This paper will report on our progress to date: the experiences of our fellows and residents, the new courses developed, the issues encountered and our efforts in outreach, both past and future. We hope that this paper will engage the DLF in the discussion of Digital Library Education, and we will invite the audience to comment on developing digital library education programs from their perspective as practitioners. We anticipate that this presentation will take approximately 25 minutes with an additional 15 minutes reserved for questions and comments from the audience.
B) Assessing Scholarly Research Practices and Building New Models of Support. Wendy Pradt Lougee, Cecily Marcus, and Kate McCready (University of Minnesota) What core research behaviors and activities of scholars are shared across disciplines? Where are there distinct needs within a scholarly community? And what forms of digital tools and services support these needs? Since 2005, the University of Minnesota Libraries have been studying these questions while creating a framework to assess the full range of research practices of faculty and graduates students in the Humanities, and Social Sciences. The data collected from interviews with faculty members, graduate student focus groups, and a survey of over 1,100 researchers, allowed us to create a model for identifying and responding to the needs of scholars.

Despite differences in their fields, all scholars are reporting the increased need for:
  • interdisciplinary materials and research support
  • new ways to support collaboration, and
  • assistance organizing research and collections.
A number of endeavors are now underway within the University Libraries to address these issues (including a replication of the behavioral assessment in the Sciences). One outgrowth of our assessment projects, and in response to CLIR's 2004 Institute on Scholarly Communication, is EthicShare. A collaboration between 5 institutions lead by the University of Minnesota, EthicShare is an online community site for Bioethics/Practical Ethics scholars that seeks to implement new models for collaboration and for sharing resources, knowledge, and technical standards. Another new initiative delivers discipline-specific, component-based views of library resources via the campus portal. Future development work addresses the incorporation of social dimensions of online environments.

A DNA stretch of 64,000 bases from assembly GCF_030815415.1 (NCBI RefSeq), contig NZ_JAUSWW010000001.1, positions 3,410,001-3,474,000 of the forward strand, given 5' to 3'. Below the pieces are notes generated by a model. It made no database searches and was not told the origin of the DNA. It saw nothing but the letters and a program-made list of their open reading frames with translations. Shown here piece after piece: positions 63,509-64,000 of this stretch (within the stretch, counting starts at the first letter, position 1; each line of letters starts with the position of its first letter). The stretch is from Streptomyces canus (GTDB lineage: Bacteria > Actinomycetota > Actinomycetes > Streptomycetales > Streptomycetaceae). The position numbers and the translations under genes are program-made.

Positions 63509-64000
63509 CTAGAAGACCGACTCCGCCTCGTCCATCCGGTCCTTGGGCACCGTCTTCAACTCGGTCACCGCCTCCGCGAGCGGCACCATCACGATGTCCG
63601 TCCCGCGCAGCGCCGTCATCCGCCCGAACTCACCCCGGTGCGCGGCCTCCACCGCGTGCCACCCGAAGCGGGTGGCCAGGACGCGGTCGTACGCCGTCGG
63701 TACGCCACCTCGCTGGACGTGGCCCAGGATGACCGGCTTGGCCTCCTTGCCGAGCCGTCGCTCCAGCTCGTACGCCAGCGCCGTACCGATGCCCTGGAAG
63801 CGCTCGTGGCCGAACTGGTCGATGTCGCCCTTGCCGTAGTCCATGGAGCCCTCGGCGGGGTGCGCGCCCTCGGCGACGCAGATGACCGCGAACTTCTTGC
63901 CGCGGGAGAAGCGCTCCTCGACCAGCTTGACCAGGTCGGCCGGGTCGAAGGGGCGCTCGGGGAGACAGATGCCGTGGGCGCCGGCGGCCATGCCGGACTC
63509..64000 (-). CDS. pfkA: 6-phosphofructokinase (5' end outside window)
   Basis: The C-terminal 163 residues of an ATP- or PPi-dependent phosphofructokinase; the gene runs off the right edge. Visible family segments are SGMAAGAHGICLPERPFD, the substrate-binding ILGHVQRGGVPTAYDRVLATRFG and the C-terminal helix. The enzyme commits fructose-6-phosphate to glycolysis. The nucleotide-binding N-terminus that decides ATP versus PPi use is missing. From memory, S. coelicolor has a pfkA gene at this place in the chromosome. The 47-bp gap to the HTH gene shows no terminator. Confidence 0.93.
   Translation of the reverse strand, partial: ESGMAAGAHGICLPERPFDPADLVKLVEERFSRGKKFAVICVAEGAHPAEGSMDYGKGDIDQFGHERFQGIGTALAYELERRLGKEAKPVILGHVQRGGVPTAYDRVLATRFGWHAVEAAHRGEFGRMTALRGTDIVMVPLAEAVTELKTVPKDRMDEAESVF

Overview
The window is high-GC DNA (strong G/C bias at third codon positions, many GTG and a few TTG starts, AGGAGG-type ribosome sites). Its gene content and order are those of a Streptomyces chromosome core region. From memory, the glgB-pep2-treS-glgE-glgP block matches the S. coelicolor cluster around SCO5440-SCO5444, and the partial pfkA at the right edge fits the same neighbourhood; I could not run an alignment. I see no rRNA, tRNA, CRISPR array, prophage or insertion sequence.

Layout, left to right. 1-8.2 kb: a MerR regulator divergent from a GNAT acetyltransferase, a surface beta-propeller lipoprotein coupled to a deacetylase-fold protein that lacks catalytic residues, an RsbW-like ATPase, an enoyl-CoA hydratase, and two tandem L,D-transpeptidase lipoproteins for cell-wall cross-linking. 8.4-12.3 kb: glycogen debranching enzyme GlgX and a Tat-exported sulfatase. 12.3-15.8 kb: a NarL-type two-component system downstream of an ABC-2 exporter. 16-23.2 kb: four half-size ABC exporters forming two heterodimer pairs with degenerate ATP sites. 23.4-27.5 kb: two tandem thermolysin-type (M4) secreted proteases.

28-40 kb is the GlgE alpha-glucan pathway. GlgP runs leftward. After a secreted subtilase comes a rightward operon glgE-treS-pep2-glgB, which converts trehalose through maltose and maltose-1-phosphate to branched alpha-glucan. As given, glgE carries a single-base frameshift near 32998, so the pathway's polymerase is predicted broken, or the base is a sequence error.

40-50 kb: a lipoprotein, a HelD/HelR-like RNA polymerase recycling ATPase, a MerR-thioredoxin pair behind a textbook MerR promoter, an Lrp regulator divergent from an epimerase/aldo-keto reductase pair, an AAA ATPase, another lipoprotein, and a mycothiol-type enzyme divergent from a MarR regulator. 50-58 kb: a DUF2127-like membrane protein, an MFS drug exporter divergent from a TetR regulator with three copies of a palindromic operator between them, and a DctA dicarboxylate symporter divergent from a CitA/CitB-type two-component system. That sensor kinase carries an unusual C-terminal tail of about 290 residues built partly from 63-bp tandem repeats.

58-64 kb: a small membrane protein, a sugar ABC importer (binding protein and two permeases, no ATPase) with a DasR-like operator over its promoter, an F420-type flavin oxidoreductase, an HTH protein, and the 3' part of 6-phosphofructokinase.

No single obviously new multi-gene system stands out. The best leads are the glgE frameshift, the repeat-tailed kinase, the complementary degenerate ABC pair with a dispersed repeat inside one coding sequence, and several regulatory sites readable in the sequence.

These projects, and others, help inform how the University Libraries can support the research process. This paper discusses findings from the University Libraries assessment of scholarly practices in the Humanities, Social Sciences, and Sciences, and the emerging projects that address online environments for interdisciplinary and collaborative scholarship.
12:30 p.m. – 2:00 p.m.
Break for Lunch [Individual choice]
2:00 p.m. – 3:30 p.m.
Session 11: (Fountain I)
PANEL: Second Life: An Exploration of Libraries and Education. Rachel Gollub (Stanford University) and Jeremy Kemp (Sloodle)
Presentation (Gollub) | Presentation (Kemp)
Second Life is a popular three-dimensional, interactive virtual world with over three million registered users. Academic institutions and libraries have a growing presence in Second Life, as they explore the possibilities of expanding libraries and education into the virtual realm. Linden Lab's release of the source code to the open source community has removed some of the barriers to widespread adoption of the system, and has increased academic interest. The visual and social aspects of Second Life make it an ideal setting for a number of creative endeavors, and hold the possibility of providing a step in the evolution of the future of education and information. Join representatives from the Alliance Library System, the New Media Consortium, Sloodle, and Linden Lab as we discuss current and future projects in the academic space, and open the floor for general discussion of Second Life.
Session 12: User Interfaces and Search (Fountain II)
A) Chronology Matters: Problems and Approaches to Exploring Digital Collections by Date. Joseph Dalton (New York Public Library)